Which Ukrainian troops are receiving American howitzers? Those who are preparing for a great counteroffensive.

Which Ukrainian troops are receiving American howitzers? Those who are preparing for a great counteroffensive.



Ukrainian army brigades have begun firing their new American howitzers at the Russian invaders. And not just any brigade.

Ukrainian commanders and their American allies have worked to put the M777 155-millimeter howitzers into the hands of the units that need the weapons most: those thwarting the Russian offensive west of Izium, in the Donbas region of eastern Ukraine. , as well as those maneuvering into position to cut off the Russian advance. An operation that could be decisive.

The United States has donated 90 of the M777 howitzers plus 180,000 shells to Ukraine. Canada and Australia have also given Ukraine additional handfuls of big guns and ammunition. American and allied advisers have spent recent weeks training hundreds of Ukrainian gunners to use their new howitzers.

The first photos and videos of Ukraine’s M777s in combat began circulating this weekend.


An eight-person M777 crew travels in an armored truck or tractor that could also tow the weapon and transport its 100-pound projectiles. It takes the crew about five minutes to set up their weapon. They can fire up to five rounds per minute at targets 20 to 25 miles away, depending on the type of projectile.

That’s far enough to outmatch all but the most powerful Russian guns, allowing the Ukrainians to launch a bombardment without worrying too much about retaliatory “counterbattery” fire. “A high-precision and very effective weapon,” is how the Ukrainian Ministry of Defense described the M777.

Ukrainian artillery batteries work closely with drone operators to detect targets and sometimes even aim their weapons at coordinates that Ukrainian civilians call on the phone after seeing nearby Russian forces.

The combination of long-range fires and drone reconnaissance is powerful. Watch what the Ukrainian 17th Tank Brigade did last week to a Russian brigade attempting to cross a pontoon bridge over the Siverskyi Donets River, hoping to attack the town of Lyman, 17 miles west of the Russian lines in Donbas.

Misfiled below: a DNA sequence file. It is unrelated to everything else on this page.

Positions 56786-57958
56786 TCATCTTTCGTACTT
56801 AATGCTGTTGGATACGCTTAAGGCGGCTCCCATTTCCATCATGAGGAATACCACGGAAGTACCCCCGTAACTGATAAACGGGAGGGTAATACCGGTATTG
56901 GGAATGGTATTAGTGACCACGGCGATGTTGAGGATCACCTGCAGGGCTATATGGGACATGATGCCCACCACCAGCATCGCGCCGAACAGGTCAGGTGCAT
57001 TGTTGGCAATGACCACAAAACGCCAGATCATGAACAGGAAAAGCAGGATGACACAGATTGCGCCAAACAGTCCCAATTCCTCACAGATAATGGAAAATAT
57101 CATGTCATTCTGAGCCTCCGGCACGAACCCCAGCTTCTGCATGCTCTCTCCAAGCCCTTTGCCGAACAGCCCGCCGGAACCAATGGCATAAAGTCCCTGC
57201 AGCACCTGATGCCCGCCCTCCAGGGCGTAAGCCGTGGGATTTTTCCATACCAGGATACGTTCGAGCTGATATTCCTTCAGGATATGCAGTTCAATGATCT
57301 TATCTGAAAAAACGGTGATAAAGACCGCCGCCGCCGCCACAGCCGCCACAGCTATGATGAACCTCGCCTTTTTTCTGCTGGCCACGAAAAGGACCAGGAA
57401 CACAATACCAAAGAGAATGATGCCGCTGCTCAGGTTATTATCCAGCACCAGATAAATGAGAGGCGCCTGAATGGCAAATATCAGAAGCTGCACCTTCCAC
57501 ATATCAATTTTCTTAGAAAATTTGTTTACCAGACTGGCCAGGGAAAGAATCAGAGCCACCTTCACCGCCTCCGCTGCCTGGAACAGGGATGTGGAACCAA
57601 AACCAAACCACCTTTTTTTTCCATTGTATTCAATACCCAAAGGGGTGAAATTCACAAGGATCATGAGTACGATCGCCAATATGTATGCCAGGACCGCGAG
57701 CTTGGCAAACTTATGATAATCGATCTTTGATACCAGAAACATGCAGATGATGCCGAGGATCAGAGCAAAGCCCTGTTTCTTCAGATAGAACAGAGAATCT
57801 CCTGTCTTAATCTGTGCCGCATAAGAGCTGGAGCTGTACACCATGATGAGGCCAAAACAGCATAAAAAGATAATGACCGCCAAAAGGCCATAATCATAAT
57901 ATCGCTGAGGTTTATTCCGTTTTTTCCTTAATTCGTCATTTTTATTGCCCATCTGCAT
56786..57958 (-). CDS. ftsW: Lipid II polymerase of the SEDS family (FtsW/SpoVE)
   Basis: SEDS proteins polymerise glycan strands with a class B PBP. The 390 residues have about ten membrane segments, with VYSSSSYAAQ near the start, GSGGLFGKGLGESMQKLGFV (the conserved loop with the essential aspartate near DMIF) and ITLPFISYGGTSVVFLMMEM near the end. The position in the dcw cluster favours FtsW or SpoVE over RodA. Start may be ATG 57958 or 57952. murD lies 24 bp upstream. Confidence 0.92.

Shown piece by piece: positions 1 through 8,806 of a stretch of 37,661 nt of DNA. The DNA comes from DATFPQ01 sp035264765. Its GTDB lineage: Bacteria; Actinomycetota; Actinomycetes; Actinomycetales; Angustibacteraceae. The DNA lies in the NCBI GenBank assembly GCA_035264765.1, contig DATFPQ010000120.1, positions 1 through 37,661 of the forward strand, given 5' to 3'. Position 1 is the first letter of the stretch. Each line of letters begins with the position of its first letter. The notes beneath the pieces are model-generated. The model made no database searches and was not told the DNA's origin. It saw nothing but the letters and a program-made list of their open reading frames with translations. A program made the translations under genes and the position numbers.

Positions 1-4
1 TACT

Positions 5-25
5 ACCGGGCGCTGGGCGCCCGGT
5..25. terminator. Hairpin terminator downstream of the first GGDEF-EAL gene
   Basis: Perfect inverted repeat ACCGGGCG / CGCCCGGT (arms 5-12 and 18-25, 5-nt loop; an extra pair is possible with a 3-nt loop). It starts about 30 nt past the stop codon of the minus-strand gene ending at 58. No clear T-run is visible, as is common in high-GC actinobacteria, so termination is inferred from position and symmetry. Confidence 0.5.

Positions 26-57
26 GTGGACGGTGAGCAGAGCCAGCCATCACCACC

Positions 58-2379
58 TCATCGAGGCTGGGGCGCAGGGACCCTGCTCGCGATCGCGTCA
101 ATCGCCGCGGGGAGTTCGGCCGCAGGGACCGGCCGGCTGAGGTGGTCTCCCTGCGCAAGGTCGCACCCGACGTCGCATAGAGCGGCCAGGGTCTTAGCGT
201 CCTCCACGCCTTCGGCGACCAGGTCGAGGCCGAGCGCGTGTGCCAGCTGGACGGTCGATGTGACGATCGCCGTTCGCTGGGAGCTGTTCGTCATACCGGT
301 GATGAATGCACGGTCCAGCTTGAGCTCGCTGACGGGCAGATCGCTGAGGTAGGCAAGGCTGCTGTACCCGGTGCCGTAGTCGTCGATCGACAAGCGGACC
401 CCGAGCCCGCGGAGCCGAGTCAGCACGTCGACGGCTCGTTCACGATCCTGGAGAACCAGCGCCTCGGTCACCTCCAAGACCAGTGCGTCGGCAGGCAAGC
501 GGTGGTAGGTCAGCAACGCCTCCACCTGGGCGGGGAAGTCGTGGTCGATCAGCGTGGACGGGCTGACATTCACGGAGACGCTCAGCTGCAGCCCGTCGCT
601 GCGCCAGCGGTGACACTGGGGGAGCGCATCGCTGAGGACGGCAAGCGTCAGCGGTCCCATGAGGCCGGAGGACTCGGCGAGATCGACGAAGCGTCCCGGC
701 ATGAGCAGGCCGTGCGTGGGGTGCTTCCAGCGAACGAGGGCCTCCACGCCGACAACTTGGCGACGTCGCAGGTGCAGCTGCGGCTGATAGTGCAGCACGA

The bombardment of the 17th destroyed more than 70 T-72 and T-80 tanks, BMPs, MT-LB armored tractors, and much of the bridge unit itself, including a tugboat and the pontoon span. That’s enough equipment for two battalions. Two thirds of a brigade.

It is unclear how many Russians were killed or wounded. Maybe hundreds. It is worth noting that no brigade can lose the majority of its vehicles and still be able to operate. In an artillery attack, the Ukrainians removed one of the approximately 30 Russian brigades in Ukraine from the battlefield.


It is not clear that the 17th Tank Brigade has M777s or used them to bomb the bridgehead. But that fire mission, timely, precise and devastating, is exactly the type of mission the Ukrainians could assign to their new howitzers.

And that’s why the M777s, along with Javelin anti-tank missiles and spare parts for fighter jets, could be among the most important items allies have donated to Ukraine since Russia expanded its war against the country starting in 23 of February.

“We believe that these howitzers will be… very, very effective in helping [the Ukrainians] in the Donbas fighting, which we have already seen, relies heavily on long-range fires, specifically artillery, from both sides.” , an unnamed US Department of Defense official told reporters. at the end of April.

Therefore, it is logical that the Ukrainian brigades fighting in Donbas are the first in line for new weapons. One hundred M777s should be enough to equip artillery battalions in four or five brigades. The 17th Tank Brigade could be one of them, but no one has confirmed it.

According to The New York Times, the 93rd Mechanized Brigade is one of the units receiving M777s. There are rumors that the 81st Air Mobile Brigade is also in line for the new weapons.

Those shipments are significant. The 81st has been fighting for weeks in a slow tactical withdrawal from Izium, the current site of Russia’s slow and costly offensive westward through Donbass. Soldiers of the 81st, riding BTR wheeled vehicles and firing Stugna anti-tank missiles, have spilled Russian blood for every mile they have traveled along the P79 highway.

The 81st leads the Russian 1st Guards Tank Army slowly westward. And that exposes the northern flank of the Russian salient to Ukrainian counterattack.

That counterattack is clearly coming. The general staff of the Ukrainian armed forces is not exactly shy about this. After helping clear Russian troops around Kharkiv, 60 miles north of Izium, the 93rd Mechanized Brigade appears to be reorienting south.

The brigade, together with the 92nd Mechanized Brigade, is in a position to break through the Russian army’s offensive, perhaps advancing south along the M03 highway. 93 is the hammer to the anvil of 81.

Artillery is critical. In both Russian and Ukrainian doctrine, most armed forces (tanks, infantry) support artillery, isolating and immobilizing enemy troops so that large guns can destroy them. If the Ukrainians move against the Russians’ Izium salient, the long-range M777s with their huge ammunition reserves could do most of the carnage.

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